Interview with Muriel Crespi, September 21, 2002

Louie B. Nunn Center for Oral History, University of Kentucky Libraries
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00:00:05 - Ethnographic resource inventory databases

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Partial Transcript: --Okay, continuing on, this is tape four.

Segment Synopsis: Crespi talks about creating an ethnographic project compatible with the National Park Service. The purpose of the project would be to take resources in the National Park and research them in order for visitors to the parks to have a greater understanding of the park. Crespi discusses creating a database and an inventory for resources in the park and the difficulties with obtaining these resources. Crespi talks about the cultural anthropologists creating an ethnographic resource inventory and the importance of the information in the inventory.

Keywords: Computerized databases; Cultural anthropologists; Cultural anthropology; NPS Cultural Anthropology program; National Park Service

Subjects: Anthropologists; Crespi, Muriel Kaminsky, 1929-; Databases; Ethnology; National Parks and Conservation Association

00:04:39 - Marking unmarked sites

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Partial Transcript: This, this project that I had been doing at Cane River in, in Louisiana...

Segment Synopsis: Crespi discusses the importance of marking important, yet unmarked, sites such as historic baptismal sites on the banks of the Cane River. Crespi stresses the importance of marking these sites which were important to people at one time, such as the sites of buildings which are no longer standing, which she calls “ghost sites.” She believes not every ethnographic resource is tangible, but it is still vital to the ethnography of a region.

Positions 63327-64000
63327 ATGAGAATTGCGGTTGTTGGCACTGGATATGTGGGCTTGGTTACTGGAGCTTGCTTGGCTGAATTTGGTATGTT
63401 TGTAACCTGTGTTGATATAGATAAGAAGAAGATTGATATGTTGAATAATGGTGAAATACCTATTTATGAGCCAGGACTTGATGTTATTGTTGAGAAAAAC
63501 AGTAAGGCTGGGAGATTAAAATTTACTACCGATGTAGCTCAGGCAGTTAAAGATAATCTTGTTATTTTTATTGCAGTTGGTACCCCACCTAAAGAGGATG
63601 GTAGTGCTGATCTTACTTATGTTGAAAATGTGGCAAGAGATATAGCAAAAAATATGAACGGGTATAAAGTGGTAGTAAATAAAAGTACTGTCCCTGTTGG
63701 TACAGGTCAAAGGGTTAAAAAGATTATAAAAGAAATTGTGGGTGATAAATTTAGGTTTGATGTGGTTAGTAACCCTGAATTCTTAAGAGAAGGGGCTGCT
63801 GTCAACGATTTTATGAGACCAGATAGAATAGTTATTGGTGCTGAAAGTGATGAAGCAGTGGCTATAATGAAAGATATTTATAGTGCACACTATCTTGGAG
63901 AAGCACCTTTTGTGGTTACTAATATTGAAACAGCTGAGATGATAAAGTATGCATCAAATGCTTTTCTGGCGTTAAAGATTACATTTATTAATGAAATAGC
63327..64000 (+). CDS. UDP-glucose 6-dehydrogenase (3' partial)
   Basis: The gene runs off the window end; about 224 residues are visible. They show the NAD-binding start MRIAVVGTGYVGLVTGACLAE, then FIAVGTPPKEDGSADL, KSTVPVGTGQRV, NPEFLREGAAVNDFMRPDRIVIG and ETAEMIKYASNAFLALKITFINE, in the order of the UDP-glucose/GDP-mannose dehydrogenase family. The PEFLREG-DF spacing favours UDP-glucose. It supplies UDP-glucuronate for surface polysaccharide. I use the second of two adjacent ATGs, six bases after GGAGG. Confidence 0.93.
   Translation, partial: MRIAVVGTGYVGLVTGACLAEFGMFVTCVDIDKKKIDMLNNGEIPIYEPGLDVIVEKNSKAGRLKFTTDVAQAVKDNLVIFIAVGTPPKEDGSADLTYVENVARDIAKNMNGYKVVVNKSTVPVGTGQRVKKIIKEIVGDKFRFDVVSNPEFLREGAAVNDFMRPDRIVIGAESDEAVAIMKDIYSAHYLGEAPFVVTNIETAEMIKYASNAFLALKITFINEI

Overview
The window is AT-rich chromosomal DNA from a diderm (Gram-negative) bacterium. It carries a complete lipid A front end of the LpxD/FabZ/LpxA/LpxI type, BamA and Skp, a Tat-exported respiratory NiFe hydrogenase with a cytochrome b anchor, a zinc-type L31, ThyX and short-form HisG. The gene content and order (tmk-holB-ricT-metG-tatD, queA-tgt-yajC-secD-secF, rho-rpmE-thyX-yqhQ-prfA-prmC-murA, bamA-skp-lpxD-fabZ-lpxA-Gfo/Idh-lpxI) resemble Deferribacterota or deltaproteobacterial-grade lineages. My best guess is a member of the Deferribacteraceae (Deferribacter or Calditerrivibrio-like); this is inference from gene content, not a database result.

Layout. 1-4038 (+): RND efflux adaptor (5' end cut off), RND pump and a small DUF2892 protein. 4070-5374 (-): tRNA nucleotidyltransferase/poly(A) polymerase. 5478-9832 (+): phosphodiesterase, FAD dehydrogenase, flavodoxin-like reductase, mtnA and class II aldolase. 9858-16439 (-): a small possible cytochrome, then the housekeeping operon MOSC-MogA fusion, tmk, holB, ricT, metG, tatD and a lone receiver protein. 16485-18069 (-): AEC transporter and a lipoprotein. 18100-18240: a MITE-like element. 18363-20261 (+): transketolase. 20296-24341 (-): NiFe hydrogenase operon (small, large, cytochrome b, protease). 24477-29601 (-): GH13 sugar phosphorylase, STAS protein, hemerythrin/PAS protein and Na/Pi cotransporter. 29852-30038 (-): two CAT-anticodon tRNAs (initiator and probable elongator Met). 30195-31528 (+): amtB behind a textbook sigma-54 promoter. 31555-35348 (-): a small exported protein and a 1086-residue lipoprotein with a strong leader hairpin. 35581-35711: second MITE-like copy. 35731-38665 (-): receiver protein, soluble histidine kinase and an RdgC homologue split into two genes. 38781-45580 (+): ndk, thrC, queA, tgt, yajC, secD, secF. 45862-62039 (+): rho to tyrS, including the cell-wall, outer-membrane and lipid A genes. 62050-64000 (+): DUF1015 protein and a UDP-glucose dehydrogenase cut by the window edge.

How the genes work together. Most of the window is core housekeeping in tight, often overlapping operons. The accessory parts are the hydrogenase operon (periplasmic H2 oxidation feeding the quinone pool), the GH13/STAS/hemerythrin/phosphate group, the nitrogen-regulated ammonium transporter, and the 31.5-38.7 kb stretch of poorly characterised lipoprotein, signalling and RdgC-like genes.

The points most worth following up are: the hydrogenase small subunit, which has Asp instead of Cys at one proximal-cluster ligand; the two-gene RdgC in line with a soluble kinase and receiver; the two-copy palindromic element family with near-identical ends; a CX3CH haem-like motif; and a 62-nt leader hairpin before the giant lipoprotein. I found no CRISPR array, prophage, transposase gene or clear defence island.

Keywords: Baptismal rivers; Conceptual markers; Cultural site markers; Cultural sites; Ethnographies; Ghost sites; Placemarkers; Religious sites

Subjects: Baptismal water; Cane River (La.); Cane River Creole National Historical Park (La.); Cane River National Heritage Area (La.); Cultural memories; Ethnology

00:07:23 - The term “ethnography”

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Partial Transcript: Maybe I should just say one word about, and finish here, with the term “ethnography.”

Segment Synopsis: Crespi discusses the field of anthropology and its intersection with archaeology. She talks about using the term “ethnography” to distinguish cultural anthropological work from the archaeological work of other anthropologists. Crespi recalls how archaeologists rejected cultural anthropology and ethnography as separate from their work as anthropologists.

Keywords: Academic terms; Anthropology--Lexicon; Cultural anthropology; Ethnography

Subjects: Anthropologists; Anthropology; Anthropology matters; Archaeology; Ethnography